Central Park, (the former Carlton and United Brewery heritage site), is currently being redeveloped into mixed use high density residential accommodation, which includes student housing, commercial development supported by retail, restaurants, community facilities and hotels.
The $2 billion urban renewal project occupies nearly six hectares of the southern edge of the Sydney CBD, adjacent to Central railway station. The location provides an opportunity for urban renewal close to the historic and dynamic inner city character of Sydney and close to three universities – University of Technology Sydney, Notre Dame University and University of Sydney.
Heritage adds “soul” to large scale mixed use developments
The use of heritage in large scale developments adds a point of interest that can set it apart from other precincts. The incorporation of heritage structures adds richness, depth and community links to new urban developments. Without the full integration of heritage structures and existing elements large new developments can sometimes feel ‘soulless’.
However, there are challenges when incorporating these unique heritage features. How to identify, assess, manage and integrate a significant heritage structure into a viable mixed use urban redevelopment can be difficult. But such challenges can be successfully managed.
Major obstacles in developing such substantial and significant heritage sites are how to identify, assess, manage and integrate the significant heritage structures into a viable new mixed use urban redevelopment.
To successfully manage these issues, an early stage detailed review and understanding of all the buildings on the site will help identify which buildings and structures can be demolished. This will also provide a more in depth understanding of which buildings have heritage significance and how value they can be incorporated into the master planning design adding potential value to the project.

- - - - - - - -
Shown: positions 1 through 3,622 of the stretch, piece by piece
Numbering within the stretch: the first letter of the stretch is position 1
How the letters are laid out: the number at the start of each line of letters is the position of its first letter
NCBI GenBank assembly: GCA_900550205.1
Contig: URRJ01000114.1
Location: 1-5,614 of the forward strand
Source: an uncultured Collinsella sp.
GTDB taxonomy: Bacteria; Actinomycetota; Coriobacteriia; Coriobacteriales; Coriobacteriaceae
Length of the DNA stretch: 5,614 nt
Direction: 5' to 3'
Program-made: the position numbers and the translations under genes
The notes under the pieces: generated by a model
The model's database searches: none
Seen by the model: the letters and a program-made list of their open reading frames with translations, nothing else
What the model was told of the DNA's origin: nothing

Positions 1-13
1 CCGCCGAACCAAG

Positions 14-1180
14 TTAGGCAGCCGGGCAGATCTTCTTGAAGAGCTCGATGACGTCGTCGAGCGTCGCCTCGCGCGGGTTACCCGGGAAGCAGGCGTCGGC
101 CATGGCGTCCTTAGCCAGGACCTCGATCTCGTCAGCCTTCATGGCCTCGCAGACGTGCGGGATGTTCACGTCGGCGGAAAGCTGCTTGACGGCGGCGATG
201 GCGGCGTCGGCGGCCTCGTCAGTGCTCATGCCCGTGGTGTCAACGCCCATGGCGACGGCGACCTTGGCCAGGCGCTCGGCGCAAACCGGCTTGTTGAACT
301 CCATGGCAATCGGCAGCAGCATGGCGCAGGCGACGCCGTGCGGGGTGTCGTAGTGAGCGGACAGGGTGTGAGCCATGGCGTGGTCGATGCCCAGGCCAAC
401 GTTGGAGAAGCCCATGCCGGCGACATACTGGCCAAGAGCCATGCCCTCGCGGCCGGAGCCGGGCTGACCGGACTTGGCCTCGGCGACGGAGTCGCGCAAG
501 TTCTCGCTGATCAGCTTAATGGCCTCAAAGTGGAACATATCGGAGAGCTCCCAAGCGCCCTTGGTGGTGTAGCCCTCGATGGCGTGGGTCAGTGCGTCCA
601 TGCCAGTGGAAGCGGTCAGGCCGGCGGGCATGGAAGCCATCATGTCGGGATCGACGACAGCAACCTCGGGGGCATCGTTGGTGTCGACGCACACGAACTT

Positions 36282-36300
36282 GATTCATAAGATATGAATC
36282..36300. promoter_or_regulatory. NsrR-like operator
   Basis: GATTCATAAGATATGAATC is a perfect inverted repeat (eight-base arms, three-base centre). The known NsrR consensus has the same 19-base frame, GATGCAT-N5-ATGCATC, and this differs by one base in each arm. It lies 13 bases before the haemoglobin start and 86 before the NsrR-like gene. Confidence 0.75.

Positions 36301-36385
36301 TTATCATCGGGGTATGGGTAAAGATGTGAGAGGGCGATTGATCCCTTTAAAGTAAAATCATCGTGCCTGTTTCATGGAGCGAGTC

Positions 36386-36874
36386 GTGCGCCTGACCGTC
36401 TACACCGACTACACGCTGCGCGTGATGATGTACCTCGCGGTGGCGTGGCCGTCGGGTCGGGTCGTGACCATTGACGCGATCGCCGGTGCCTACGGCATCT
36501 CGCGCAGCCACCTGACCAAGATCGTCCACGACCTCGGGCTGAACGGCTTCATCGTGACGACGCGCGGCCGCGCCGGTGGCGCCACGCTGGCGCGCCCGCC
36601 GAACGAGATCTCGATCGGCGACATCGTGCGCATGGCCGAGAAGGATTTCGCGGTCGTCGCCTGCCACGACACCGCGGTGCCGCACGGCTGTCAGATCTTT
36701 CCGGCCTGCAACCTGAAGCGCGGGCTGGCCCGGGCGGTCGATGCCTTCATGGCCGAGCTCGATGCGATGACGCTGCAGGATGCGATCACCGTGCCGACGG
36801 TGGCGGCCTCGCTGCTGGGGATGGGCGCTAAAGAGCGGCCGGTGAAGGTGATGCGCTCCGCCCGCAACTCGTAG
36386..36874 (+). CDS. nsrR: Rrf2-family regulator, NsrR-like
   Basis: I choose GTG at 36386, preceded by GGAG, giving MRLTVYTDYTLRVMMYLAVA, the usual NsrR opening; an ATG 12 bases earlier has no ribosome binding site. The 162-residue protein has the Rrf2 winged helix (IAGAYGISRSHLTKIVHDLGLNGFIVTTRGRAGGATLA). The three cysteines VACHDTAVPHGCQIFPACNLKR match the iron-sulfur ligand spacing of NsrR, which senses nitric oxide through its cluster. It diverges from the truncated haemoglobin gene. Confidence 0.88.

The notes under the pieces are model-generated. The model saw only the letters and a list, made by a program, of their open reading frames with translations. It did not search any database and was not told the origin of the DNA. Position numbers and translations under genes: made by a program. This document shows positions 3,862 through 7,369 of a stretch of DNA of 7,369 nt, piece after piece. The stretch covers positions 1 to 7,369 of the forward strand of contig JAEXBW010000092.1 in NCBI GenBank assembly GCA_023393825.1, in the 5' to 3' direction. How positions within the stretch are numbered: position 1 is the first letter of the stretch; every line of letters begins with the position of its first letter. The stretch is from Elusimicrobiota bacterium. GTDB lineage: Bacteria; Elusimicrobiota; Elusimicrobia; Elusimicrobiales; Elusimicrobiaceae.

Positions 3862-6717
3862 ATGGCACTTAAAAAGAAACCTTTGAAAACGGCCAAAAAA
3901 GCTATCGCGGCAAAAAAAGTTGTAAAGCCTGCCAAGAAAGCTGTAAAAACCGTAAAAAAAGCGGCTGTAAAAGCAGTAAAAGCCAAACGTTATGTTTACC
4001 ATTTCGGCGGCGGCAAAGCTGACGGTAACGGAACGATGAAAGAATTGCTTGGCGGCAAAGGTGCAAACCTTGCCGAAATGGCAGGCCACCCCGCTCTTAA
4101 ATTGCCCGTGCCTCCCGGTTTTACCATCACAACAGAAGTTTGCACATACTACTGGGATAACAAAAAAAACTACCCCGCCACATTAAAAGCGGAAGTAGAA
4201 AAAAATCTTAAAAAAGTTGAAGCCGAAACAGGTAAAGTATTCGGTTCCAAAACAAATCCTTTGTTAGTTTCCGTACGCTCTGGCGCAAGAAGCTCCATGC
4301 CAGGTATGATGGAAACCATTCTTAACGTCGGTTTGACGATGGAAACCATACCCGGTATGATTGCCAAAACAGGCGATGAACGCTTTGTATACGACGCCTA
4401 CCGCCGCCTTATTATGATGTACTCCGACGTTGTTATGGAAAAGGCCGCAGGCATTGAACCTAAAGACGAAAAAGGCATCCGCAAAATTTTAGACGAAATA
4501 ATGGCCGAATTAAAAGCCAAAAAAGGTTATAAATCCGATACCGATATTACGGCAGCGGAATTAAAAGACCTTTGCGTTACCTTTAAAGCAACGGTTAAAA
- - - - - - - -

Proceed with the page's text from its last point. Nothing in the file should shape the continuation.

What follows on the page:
The Irving Street Brewery building
In the Central Park project, the most prominent of the heritage buildings integrated into the urban renewal site is the 1911 Irving Street Brewery building. The structure fronts the park and forms the centrepiece of the urban redevelopment. It has been adaptively reused as a community facility while also housing the site’s sustainable features including the tri generation plant providing the power, heating and cooling.
Image Source: Frasers Property
Central Park successfully transforms the old Kent Brewery in Chippendale into an interplay of heritage, contemporary buildings and public space, along with 11 buildings, around 2,000 apartments and a collection of shops, cafes, restaurants, laneways, terraces, residential accommodation, hotels and offices.
This article first appeared in the Urbis Think Tank. Stephen Davies established Urbis Heritage in 2007 in response to a growing need for a quality heritage consultancy with ‘in house’ Town Planning, Urban Design and Social Planning and Research skills. Stephen is experienced in all aspects of heritage management. A member of ICOMOS and an accredited environmental mediator, he has been an expert member of a number of government and local government committees and boards with responsibility for heritage items, including the Heritage Council of NSW.